Leslie Ekpe, a doctoral candidate in higher educational leadership and Holmes Scholar, was named a fellow at the University Council for Educational Administration (UCEA) Center for Leadership and Social Justice. Ekpe was motivated to apply after learning that the fellowship’s foundation was social justice, something that aligns with her current research work.
“My dissertation focuses on barriers to access for Black high school students, so I’m looking at the SAT as it’s part of admissions standards and how historically it’s been a test to keep individuals like myself out,” Ekpe shared.
The UCEA fellowship focuses on exploring supportive recruitment and access strategies for undocumented students in regards to test-optional policies, which had a lot of crossover with Ekpe’s dissertation. After being accepted into the program, Ekpe was excited not just about the research, but the potential impact of this work.
“I always bite off more than I can chew, and I feel that I’ve been given some really great opportunities to grow as a researcher, scholar, academic and teacher, and this also translates to someone’s life,” Ekpe said. “I was really excited to put theory to practice. Throughout our thematic analysis we were able to find a lot of characteristics that all institutions can implement to improve access for all students.”
Ekpe was one of three fellows selected and worked primarily with Lilianna Castrellón of Duquesne University. Her project piggybacked off of some research Castrellón had already started.
“In the wake of COVID-19, bachelor degree-granting institutions rapidly implemented test-optional policies. My overall focus was to identify institutions that were looking at test-optional, explore the implications around those policies, and how institutional practices have changed to support, recruit and even enroll undocumented students,” she said.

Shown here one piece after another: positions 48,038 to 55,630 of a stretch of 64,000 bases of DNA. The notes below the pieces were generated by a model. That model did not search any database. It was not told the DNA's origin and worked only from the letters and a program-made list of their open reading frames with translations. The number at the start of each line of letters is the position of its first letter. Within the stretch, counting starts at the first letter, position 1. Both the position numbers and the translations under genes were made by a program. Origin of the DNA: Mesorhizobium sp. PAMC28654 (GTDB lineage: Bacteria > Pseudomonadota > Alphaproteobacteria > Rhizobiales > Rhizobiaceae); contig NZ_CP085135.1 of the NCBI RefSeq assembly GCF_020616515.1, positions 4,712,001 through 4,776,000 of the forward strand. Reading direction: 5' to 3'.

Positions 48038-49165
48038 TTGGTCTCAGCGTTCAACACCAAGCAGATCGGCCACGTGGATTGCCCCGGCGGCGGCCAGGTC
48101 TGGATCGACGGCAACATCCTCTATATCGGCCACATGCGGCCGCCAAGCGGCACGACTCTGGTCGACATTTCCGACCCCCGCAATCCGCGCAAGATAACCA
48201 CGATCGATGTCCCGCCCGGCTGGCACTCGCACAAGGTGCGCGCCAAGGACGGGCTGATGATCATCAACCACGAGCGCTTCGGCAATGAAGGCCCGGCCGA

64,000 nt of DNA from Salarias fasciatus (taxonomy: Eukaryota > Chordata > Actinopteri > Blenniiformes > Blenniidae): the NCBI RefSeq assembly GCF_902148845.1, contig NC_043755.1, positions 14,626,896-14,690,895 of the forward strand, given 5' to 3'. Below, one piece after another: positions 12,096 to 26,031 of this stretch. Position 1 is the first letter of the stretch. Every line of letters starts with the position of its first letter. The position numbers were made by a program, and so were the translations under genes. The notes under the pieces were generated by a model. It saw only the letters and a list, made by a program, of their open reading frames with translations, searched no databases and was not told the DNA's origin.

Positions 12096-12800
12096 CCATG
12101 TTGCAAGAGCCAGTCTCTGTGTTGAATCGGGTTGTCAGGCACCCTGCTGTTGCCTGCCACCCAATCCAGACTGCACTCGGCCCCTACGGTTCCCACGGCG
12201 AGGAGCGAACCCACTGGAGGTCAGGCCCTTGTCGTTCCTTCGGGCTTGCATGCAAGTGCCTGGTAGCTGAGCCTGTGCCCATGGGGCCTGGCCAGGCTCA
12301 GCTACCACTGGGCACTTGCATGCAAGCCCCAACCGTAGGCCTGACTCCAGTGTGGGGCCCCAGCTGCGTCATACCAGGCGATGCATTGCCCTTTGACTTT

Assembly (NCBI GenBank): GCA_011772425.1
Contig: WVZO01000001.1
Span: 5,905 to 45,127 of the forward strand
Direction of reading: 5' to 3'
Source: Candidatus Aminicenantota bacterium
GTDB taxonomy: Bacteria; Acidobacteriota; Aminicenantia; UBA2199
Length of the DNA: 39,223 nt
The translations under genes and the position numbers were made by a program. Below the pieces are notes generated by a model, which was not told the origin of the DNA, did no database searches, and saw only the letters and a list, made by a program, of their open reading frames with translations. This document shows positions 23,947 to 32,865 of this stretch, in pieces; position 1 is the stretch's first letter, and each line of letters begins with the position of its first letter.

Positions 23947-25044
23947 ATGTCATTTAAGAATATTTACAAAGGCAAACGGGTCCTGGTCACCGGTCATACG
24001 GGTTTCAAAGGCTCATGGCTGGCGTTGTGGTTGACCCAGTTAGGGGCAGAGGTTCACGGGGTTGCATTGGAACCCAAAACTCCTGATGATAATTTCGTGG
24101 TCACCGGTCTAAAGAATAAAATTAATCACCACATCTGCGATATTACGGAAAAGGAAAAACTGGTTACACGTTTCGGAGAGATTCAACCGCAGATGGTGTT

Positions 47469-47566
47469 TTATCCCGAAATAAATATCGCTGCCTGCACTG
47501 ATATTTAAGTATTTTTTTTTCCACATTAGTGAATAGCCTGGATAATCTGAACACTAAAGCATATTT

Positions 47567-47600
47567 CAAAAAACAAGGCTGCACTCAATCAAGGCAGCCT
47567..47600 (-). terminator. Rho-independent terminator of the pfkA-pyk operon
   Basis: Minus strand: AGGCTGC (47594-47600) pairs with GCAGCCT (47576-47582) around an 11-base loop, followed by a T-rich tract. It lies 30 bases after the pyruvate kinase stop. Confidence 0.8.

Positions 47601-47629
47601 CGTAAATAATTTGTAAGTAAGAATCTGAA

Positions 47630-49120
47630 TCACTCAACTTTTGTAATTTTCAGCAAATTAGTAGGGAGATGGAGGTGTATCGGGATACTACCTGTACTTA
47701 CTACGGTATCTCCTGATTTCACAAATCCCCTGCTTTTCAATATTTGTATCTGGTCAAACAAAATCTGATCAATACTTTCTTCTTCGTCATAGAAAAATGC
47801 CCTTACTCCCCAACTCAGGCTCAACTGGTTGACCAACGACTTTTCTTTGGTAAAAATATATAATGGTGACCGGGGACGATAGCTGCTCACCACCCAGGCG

Ekpe’s research revealed that COVID-19 had a major influence over universities going test-optional in order to maintain a steady supply of applications. She examined specific states with higher numbers of undocumented students and looked into what school districts and communities are doing to assist those trying to take their education to the next level. Ekpe also explained that more data on how test-optional applications perform will be released in coming years after the influx of universities implementing these policies.
The work done in the fellowship is personal for Ekpe. She feels strongly that standardized testing and education reform need to go hand-in-hand, as the impact of testing is significant on the ability of minority students to perform well inside and outside of the classroom.
“There’s a lot of work that needs to be done, but it was helpful to see where the gaps are and what we can do in order to give undocumented families pursuing postsecondary education the resources that they need to succeed,” said Ekpe.
Leslie Ekpe plans to finish her dissertation and graduate in May 2023. She’s eager to explore postdoctoral opportunities as well as tenure track professor positions.
“It’s been a great journey and I look forward to continuing to do the work that I’m doing wherever the wind blows me.”